Pelosi “is not going to allow Obama to triangulate her,” said a Democratic source close to the leadership. “It’s not going to happen to her.”One reason it might not happen is because Obama might not even try that maneuver. That term "triangulate" certainly feels like an anachronism, doesn't it? But the relationship that develops between the Democratic president and the Democratic Congress will be one of the interesting stories of at least the next two years, and there are a few different ways it could go.
The piece points out the true fact that the Republican Congress followed the Bush administration in almost unprecedented lockstep. As a political strategy that was wildly successful in the short term and completely disastrous in the long term -- when Bush's popularity plummeted, it wasn't apparent to voters whether the GOP was anything but Bushism.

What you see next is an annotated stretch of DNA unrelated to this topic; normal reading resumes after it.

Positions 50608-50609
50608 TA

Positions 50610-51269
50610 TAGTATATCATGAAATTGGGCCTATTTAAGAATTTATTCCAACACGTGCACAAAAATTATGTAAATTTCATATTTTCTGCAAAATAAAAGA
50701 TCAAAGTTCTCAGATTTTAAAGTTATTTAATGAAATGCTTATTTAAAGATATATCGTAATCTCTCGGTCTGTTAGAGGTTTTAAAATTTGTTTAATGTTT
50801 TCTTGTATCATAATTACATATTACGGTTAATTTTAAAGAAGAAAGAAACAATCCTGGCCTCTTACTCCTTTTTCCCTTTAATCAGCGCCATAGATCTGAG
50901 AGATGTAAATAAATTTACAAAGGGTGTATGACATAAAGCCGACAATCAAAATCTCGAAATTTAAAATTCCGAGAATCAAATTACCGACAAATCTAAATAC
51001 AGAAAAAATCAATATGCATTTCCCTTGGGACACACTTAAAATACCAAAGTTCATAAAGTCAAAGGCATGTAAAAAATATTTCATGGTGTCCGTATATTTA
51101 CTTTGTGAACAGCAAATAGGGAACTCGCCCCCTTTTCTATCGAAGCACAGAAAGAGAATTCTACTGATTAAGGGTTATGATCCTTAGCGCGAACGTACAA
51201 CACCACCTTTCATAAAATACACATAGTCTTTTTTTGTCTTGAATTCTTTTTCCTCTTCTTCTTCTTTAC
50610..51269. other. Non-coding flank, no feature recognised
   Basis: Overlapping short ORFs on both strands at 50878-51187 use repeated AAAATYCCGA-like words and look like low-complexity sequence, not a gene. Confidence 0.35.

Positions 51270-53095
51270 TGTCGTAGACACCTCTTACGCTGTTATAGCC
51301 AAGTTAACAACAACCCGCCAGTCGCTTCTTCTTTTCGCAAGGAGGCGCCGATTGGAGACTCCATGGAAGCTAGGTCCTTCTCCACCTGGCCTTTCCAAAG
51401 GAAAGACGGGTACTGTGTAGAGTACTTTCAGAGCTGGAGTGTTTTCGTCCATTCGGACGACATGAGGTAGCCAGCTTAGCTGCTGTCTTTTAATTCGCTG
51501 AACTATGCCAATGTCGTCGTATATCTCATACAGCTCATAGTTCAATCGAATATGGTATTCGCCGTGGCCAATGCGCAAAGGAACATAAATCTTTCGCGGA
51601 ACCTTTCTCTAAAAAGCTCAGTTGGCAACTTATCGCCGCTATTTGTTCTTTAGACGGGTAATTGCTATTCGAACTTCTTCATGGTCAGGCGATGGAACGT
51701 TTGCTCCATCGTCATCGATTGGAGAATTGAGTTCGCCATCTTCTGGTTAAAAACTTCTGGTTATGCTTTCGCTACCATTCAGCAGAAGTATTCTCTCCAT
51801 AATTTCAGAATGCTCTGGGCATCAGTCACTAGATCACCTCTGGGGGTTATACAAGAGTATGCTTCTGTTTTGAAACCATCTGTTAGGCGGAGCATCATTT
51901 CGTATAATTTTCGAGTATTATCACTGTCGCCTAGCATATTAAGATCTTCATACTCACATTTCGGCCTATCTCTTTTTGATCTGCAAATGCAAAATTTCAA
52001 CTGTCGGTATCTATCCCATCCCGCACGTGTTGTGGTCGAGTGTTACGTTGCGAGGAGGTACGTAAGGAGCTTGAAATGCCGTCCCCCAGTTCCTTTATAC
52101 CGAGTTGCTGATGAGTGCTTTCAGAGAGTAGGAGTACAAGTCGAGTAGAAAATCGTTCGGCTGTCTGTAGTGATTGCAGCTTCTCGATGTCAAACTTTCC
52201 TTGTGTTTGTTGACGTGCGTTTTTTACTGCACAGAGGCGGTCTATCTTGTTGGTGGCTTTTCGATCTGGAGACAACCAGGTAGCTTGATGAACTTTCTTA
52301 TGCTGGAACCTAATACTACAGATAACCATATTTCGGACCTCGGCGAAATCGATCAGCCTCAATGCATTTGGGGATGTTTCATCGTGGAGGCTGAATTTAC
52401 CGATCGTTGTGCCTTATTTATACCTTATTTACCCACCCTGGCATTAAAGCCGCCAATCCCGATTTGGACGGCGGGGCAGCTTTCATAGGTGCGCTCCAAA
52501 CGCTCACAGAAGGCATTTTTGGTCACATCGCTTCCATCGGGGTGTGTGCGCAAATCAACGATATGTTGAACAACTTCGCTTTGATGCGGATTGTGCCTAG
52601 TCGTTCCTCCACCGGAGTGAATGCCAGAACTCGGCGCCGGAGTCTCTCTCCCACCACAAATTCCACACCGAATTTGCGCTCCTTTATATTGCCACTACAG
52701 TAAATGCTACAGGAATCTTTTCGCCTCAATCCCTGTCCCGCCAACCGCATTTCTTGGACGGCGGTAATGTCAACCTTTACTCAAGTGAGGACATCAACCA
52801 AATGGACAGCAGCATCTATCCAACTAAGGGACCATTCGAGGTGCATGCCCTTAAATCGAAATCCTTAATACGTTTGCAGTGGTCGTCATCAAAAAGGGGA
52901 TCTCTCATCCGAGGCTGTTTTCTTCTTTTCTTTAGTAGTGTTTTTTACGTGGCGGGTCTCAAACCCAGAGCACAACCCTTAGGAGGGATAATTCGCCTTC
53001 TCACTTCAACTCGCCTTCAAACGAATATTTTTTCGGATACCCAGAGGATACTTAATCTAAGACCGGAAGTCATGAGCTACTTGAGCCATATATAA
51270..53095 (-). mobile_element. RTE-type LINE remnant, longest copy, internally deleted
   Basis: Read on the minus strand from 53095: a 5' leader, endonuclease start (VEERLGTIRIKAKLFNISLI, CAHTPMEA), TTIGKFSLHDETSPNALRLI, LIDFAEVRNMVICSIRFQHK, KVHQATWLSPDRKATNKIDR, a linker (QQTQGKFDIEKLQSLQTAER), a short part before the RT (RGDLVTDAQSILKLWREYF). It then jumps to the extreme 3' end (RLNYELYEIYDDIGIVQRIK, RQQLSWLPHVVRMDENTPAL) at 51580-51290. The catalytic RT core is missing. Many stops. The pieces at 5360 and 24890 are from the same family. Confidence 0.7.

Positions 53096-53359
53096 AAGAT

You can tell by the cabinet Obama has assembled that there is an all-Democratic-hands-on-deck feeling to this administration, at least at the start. Nothing wrong with that. But it's worth remembering that there are real reasons why Congressional Democrats ought not simply go along with a popular Democratic president. That's because the long-term health of the party requires that it not be too bound up with any one person, up to and including Barack Obama.
The other side of the argument is something like: Voters want stuff to get done. Democrats have a plan, there really isn't much separation between Obama and Congress, so roll up your sleeves, people, and get to it.
I don't think this Politico piece indicates any true faultline just yet. But it's probably one to watch...